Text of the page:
He was an old man who pitched alone on a mound in the Major Leagues and he had gone sixty-nine games without looking like himself. In the first twenty-four games results had been with him. But after fifty days without a hold the team’s front office had told him that the old man was now definitely and finally salao, which is the worst form of unlucky, and the team had gone at their orders in another direction which threw several good relievers the first week.
The old man was Scott Atchison, and this is the baseball equivalent of Ernest Hemingway’s 1952 novella, The Old Man and the Sea, in the event that this reference went over your head. It would have been just as relevant to link to another Hemingway work, A Farewell to Arms.
A lot of things went wrong for the old man on his trip and the same could be said for the Indians bullpen in 2015. While some of the relievers who struggled initially during the recently completed season eventually found their way, Atchison and his veteran teammate Marc Rzepczynski were shells of their former selves.
For Atchison, his struggles may have led to the sudden end of his revived career at the age of 39. For Rzepczynski, it led to his trade to San Diego at the trade deadline and left the Indians with a notable southpaw void in their bullpen in the last two months of the season and on the roster for the future.
Atchison may have been the bigger surprise, especially after he found himself after years of bouncing around the league doing yeoman’s work. His success to some may have been a surprise after being a 49th round draft pick of the Seattle Mariners in 1998, four years to the day that the club drafted him out of high school in the 36th round. He debuted with the Mariners in 2004 and spent two seasons with the club, posting a 2-3 record in 31 relief appearances with a 4.10 ERA. His strikeout rate was healthy, but so too was his WHIP in a negative fashion and he would be granted free agent status following the 2006 season.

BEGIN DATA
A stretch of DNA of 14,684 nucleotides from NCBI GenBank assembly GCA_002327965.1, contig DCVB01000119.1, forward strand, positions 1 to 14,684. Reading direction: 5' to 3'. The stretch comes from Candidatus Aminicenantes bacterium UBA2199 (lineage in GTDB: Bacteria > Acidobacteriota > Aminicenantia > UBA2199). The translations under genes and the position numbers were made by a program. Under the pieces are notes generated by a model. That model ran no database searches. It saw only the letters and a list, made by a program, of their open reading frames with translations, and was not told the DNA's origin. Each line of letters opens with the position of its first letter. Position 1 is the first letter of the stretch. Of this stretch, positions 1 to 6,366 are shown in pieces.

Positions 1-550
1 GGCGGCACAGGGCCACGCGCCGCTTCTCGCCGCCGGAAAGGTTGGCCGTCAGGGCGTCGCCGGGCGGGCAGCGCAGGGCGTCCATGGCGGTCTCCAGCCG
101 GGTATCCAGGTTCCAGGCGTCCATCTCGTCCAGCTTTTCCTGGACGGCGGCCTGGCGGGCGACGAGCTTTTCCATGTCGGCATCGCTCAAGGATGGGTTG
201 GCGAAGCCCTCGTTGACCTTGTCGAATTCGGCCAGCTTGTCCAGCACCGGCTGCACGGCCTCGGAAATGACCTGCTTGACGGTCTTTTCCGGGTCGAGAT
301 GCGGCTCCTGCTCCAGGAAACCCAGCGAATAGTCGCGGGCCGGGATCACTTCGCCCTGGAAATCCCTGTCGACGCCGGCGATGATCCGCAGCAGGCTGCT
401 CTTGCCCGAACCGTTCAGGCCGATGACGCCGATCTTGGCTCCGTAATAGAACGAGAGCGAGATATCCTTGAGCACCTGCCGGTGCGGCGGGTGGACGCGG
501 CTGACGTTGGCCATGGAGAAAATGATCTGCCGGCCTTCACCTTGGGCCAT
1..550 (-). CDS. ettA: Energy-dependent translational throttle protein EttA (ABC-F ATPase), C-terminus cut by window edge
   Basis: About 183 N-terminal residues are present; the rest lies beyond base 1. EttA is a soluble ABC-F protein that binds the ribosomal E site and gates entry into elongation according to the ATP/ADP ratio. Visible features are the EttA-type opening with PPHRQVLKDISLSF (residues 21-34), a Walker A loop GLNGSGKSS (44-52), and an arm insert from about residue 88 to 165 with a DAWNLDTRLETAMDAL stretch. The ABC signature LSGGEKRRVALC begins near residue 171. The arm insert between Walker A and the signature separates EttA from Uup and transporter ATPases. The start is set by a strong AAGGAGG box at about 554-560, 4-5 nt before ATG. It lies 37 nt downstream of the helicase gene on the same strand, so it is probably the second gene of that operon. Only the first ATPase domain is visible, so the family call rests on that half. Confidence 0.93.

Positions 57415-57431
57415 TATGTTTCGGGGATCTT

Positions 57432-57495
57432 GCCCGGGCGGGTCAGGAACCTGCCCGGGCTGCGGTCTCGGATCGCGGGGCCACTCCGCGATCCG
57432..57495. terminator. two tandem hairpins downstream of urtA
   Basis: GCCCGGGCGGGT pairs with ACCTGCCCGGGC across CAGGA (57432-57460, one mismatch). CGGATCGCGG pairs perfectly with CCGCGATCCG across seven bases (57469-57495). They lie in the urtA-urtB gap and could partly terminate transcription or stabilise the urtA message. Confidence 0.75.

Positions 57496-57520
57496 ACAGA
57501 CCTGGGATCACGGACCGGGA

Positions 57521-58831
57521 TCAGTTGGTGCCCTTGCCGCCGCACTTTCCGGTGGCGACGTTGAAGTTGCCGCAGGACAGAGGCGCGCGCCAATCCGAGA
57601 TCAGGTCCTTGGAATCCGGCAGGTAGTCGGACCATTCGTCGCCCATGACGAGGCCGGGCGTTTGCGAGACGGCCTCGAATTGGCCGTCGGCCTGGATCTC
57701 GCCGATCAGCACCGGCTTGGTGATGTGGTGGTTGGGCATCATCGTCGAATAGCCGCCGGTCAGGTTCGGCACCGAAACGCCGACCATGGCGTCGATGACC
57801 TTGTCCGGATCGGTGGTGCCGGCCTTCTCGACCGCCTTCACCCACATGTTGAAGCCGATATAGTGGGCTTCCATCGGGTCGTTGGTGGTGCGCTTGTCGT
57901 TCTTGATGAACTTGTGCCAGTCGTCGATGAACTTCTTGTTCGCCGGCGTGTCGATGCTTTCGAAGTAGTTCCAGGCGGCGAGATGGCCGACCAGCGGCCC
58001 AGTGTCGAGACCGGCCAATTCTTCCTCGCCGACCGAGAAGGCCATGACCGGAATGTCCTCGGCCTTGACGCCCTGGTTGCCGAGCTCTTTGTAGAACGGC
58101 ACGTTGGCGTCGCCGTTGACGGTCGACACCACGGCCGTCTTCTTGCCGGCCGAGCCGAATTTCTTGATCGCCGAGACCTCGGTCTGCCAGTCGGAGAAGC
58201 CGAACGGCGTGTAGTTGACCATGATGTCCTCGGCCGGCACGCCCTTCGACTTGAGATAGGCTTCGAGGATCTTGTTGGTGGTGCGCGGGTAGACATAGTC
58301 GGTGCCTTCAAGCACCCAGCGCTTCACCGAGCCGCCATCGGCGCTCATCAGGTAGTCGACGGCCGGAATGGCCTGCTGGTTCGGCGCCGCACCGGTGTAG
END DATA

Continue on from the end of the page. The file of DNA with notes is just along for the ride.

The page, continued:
He joined the San Francisco Giants for the 2007 season, appearing in 22 games with a 4.11 ERA. His strikeout rate dropped, but so did his walk rate. His WHIP did not, however, and after career numbers quite similar to those in Seattle, he was a free agent again.
He signed with the Boston Red Sox nine days later, but within two weeks was cut loose by the club. He headed overseas, playing two seasons with the Hanshin Tigers of the Japan Central League. He was 7-6 in his first season with the club, making 12 starts and 42 total appearances. The next season, he appeared 75 times and posted a 5-3 record with a 1.70 ERA. Not surprisingly, an opportunity in the Majors appeared again as Terry Francona’s Red Sox brought him back.
He appeared in 102 games for the Red Sox over the next three years, including his first two with Francona at the helm. In his lone season there without Tito, he was 2-1 with a 1.58 ERA in 42 games and would join the New York Mets in the offseason. He was 3-3 in 50 games with a 4.37 ERA as a Met before joining the Indians, where he was a perfect 6-0 with a 2.75 ERA in a career-high 70 games and 72 innings pitched for Cleveland in 2014, saving a pair of games and earning holds in 14 others.
This season, he lost it, just as the old man Santiago lost his marlin on his return from the seas – bit by bit, chunk by chunk, until only a skeleton of what once was remained.
Atchison was 1-1 this season with a 6.86 ERA. After seven fairly routine outings to start the year, with a pair of holds to his credit, he gave up five runs in back to back outings, earning a blown save and loss in the latter. He would surrender runs in four of ten outings in May and gave up five runs over four innings of four appearances in June after returning from the disabled list, where he had spent time dealing with a sprained ankle. Time, however, was not on his side, leading to a tough decision for Francona in designating the elder statesman for assignment on June 23rd.
“It was just all the off-speed [stuff] – the cutter, breaking ball. He couldn’t get it down where he wanted to. And, every time he left it up, it seemed like they hit it,” Francona shared after word of Atchison’s release. “There wasn’t a lot of room for error. As soon as he made a mistake, they hit it. Even when he was around the plate, like when he worked ahead, he was having a tough time finishing hitters off.”